4.3.6 In the light of representations received and new evidence, the Council has re-examined the capacity of non-Green Belt land, to the south of Warwick/ Leamington/ Whitnash, and brownfield land to accommodate new development.

4.3.7 The Landscape Study examined the cumulative impact of development to the south of the towns and the ways in which landscape impact could be mitigated. It concludes that the perceptions of urban sprawl, and coalescence of Bishop's Tachbrook with the urban areas, could be overcome by establishing a network of green infrastructure corridors. This would include a main corridor of naturalistic open space along the Tach Brook which could create a substantial green buffer between new development and agricultural land/Bishop's Tachbrook to the south.

4.3.8 The Landscape Study considers, however, that the area known as The Asps, provides a historic context to the Castle Park. As open land it is prominent in terms of approaches to Warwick and provides a valuable setting for the town. It is recommended that the area is protected from development.

4.3.9 The Review of Employment Land has examined existing employment areas in the towns and concluded that some small industrial estates have high levels of vacancies and poor quality accommodation.

The study considers that some of this land could be consolidated to:

  • improve the quality of the buildings and the environment; and/or
  • release some land for housing development.

The Council will actively promote the regeneration of these areas in order to make best use of the land for housing and employment uses.

4.3.10 Phase 2 of the Strategic Transport Assessment (published in March 2013) modelled a scenario ("the Southern Focus") whereby strategic urban extensions amounting to 5,500 homes were concentrated to the south of Warwick / Leamington / Whitnash in the areas around Europa Way, Gallows Hill and Harbury Lane, with a further 750 to the East of Whitnash. The purpose of modelling this scenario was to consider whether there was a threshold over which the quantum of development would mean the road network could no longer accommodate the amount of traffic generated from this area. The modelling showed that although development distributed in this way would lead to significant amounts of additional traffic in this area, this could reasonably be mitigated and indeed overall this scenario performed comparably to the more dispersed 2012 Preferred Options proposals. The result of this meant that exceptional circumstances for releasing green belt for developments on traffic grounds could not be justified.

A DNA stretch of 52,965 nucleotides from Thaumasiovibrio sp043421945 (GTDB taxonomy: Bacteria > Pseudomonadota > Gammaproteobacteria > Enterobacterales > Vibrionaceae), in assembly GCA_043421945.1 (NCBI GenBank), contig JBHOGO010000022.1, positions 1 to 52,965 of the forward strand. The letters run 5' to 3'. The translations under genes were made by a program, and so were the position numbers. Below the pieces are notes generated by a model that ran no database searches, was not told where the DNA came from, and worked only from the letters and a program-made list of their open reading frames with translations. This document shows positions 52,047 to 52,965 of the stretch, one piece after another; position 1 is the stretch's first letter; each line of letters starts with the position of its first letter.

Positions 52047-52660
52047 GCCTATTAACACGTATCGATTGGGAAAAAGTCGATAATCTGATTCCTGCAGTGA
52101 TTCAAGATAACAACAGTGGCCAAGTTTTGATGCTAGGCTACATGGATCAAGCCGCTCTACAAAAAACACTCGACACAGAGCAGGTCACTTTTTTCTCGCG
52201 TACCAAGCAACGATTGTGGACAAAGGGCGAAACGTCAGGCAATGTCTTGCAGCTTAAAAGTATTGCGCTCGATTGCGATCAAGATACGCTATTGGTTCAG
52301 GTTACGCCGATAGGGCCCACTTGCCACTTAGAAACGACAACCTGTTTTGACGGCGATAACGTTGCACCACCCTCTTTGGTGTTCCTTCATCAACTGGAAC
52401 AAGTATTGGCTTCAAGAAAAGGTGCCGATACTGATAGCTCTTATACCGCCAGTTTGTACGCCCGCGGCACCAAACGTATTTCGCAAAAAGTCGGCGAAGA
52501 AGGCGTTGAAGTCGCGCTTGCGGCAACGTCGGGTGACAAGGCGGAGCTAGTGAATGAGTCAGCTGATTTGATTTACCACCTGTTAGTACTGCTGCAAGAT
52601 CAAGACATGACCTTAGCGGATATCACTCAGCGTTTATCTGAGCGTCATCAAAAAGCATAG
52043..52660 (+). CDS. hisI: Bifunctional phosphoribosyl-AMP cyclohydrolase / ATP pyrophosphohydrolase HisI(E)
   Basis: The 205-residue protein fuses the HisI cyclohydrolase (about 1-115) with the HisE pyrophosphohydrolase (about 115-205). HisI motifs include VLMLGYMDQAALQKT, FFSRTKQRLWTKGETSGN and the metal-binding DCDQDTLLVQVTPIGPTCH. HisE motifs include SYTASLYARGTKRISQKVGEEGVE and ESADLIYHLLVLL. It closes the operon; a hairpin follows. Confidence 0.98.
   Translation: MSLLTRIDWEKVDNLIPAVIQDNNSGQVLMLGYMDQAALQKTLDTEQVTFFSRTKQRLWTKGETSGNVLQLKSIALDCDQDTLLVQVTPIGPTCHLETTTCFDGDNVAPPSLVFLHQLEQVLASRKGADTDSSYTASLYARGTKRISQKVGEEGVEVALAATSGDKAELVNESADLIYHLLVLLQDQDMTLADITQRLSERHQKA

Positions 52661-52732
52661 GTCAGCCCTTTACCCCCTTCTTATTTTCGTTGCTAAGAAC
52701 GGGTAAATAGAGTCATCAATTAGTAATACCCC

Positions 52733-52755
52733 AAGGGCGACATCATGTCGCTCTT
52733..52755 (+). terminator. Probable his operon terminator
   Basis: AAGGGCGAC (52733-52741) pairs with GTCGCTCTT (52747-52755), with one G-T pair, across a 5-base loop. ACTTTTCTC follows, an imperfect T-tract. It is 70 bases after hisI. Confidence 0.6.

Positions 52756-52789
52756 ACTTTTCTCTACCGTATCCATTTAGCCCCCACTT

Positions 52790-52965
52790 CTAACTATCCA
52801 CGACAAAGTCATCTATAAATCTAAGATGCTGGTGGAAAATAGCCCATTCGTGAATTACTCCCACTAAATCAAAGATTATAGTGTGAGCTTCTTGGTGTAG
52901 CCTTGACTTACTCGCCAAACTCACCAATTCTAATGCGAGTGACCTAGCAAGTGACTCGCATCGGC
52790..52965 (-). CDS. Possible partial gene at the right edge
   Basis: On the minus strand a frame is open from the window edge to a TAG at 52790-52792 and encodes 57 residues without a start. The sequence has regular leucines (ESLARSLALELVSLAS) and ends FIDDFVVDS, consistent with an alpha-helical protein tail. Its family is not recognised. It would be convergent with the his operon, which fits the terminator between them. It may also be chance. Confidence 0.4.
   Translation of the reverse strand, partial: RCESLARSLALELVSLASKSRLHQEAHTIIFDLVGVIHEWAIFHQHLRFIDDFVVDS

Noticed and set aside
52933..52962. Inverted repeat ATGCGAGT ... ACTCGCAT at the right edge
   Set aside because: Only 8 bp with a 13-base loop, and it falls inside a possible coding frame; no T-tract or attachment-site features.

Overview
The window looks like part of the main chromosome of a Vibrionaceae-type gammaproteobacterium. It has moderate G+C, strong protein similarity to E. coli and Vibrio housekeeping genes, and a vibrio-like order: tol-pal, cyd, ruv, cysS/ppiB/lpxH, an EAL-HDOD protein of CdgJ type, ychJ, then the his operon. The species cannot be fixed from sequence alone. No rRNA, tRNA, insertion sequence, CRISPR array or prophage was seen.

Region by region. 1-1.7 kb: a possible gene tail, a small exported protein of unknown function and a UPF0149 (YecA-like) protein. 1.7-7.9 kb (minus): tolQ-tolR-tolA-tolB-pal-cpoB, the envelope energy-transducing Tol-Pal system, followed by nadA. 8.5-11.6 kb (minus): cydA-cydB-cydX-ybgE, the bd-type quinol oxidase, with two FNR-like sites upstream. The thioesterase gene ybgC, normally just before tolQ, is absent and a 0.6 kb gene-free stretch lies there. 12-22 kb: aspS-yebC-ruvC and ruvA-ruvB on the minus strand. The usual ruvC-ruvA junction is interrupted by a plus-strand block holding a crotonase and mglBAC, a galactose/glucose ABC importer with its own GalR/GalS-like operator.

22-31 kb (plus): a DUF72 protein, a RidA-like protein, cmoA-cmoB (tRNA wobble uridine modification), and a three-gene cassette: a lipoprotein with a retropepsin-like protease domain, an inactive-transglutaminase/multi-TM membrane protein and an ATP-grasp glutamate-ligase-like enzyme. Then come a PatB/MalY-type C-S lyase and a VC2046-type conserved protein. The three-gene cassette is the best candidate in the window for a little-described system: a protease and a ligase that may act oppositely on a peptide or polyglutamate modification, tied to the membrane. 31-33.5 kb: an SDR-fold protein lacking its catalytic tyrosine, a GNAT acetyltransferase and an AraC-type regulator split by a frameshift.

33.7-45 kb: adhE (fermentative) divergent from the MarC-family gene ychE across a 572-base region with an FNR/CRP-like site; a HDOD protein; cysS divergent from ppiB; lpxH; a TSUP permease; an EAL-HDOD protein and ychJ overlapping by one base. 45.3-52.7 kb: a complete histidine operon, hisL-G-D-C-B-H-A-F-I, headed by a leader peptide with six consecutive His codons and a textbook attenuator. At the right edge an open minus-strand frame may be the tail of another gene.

4.3.11 Phase 3 of the Strategic Transport Assessment published in May 2013, modelled a scenario which is similar to the distribution of growth set out in this Revised Development Strategy and added further specific detail to the potential mitigation schemes and costs. This showed that the level and distribution of growth in the Revised Development Strategy could be accommodated subject to extensive mitigation measures which are summarised in section 5.6.

4.3.12 The Revised Development Strategy, therefore, proposes that a significant amount of new development will be brought forward to the south of Warwick / Leamington / Whitnash, outside of the Green Belt. However, in the case of development to meet the needs of Kenilworth, there are no non-Green Belt options and land at Thickthorn is considered to be the least harmful alternative in terms of the purposes of Green Belt land and the most sustainable in terms of its proximity to the Town and its services. In addition a further Green Belt site at Red House Farm in the Lillington area will provide a potential opportunity for the wider regeneration of the locality.